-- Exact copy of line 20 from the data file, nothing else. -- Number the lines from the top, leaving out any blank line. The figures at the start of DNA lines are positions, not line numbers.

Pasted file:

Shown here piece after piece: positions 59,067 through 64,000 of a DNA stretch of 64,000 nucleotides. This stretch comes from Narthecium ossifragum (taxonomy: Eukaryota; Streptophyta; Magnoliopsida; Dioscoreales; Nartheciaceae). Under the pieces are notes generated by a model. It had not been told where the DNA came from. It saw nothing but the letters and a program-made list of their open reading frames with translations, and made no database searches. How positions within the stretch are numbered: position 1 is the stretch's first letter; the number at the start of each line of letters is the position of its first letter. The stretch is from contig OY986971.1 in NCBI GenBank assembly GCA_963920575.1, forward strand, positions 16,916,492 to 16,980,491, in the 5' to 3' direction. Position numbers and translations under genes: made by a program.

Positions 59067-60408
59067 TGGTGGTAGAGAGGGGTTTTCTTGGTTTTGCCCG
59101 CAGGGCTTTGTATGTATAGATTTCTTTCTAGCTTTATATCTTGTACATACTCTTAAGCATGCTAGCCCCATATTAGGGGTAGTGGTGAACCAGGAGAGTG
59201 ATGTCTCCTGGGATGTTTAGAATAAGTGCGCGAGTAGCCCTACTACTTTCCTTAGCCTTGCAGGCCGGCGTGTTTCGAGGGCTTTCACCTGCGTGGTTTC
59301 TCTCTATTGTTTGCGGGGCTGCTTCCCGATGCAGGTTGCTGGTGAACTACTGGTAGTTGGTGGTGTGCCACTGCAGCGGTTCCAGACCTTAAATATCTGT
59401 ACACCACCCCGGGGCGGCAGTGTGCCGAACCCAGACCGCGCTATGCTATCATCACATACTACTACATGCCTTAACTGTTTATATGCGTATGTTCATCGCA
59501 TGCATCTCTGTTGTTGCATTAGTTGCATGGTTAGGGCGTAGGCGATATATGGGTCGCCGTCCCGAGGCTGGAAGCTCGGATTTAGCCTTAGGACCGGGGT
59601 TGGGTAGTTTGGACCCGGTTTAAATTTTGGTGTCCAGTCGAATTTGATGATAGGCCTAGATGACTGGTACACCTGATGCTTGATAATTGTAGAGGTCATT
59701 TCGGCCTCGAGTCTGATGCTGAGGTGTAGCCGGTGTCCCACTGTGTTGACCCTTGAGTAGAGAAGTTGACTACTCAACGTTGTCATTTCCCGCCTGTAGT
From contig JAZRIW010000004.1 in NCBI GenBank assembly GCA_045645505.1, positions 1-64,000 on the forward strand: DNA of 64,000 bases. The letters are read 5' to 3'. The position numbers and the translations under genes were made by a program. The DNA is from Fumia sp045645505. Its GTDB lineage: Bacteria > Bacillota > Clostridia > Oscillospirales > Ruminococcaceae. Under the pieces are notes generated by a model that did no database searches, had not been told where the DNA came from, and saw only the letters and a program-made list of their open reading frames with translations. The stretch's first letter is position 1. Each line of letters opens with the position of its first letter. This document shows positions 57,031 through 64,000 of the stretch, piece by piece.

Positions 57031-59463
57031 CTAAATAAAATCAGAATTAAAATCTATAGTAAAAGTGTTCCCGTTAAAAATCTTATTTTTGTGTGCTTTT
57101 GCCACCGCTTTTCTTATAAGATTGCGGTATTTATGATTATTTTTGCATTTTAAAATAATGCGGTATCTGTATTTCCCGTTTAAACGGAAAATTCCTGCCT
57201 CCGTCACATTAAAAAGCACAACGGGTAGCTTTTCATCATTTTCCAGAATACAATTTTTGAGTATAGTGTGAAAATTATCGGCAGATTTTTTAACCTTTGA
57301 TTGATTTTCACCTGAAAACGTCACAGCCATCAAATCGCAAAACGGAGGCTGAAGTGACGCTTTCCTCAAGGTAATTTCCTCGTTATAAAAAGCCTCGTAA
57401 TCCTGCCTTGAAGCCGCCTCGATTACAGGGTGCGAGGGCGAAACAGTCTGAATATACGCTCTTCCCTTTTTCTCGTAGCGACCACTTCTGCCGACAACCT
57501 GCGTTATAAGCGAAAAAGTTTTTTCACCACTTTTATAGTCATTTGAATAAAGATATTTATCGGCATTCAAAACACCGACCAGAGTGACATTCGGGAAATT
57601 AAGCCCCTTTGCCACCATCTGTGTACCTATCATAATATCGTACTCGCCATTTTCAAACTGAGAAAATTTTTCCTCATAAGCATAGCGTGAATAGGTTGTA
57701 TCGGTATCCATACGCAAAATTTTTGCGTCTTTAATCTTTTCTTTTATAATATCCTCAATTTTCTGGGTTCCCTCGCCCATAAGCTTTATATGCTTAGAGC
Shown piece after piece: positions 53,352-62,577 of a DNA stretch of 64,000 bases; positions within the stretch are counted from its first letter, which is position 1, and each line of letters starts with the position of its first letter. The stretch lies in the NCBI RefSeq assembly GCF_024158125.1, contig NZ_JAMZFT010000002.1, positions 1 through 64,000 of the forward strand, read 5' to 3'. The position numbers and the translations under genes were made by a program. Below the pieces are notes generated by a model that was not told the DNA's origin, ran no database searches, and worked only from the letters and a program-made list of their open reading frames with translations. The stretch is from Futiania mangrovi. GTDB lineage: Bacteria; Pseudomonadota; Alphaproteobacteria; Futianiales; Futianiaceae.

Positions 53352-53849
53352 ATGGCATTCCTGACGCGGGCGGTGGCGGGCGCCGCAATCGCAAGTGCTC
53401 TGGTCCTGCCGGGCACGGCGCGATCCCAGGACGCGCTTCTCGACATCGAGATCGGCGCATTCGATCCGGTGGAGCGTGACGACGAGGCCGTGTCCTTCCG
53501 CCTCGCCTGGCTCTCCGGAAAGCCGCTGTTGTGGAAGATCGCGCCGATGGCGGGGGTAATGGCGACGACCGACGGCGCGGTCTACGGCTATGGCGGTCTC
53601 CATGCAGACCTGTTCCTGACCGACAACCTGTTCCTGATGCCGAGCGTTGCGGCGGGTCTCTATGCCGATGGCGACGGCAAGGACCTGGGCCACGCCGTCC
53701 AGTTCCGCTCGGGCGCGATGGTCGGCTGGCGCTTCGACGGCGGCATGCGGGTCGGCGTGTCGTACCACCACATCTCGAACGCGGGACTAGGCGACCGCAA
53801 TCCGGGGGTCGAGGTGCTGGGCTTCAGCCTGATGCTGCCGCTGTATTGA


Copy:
57701 TCGGTATCCATACGCAAAATTTTTGCGTCTTTAATCTTTTCTTTTATAATATCCTCAATTTTCTGGGTTCCCTCGCCCATAAGCTTTATATGCTTAGAGC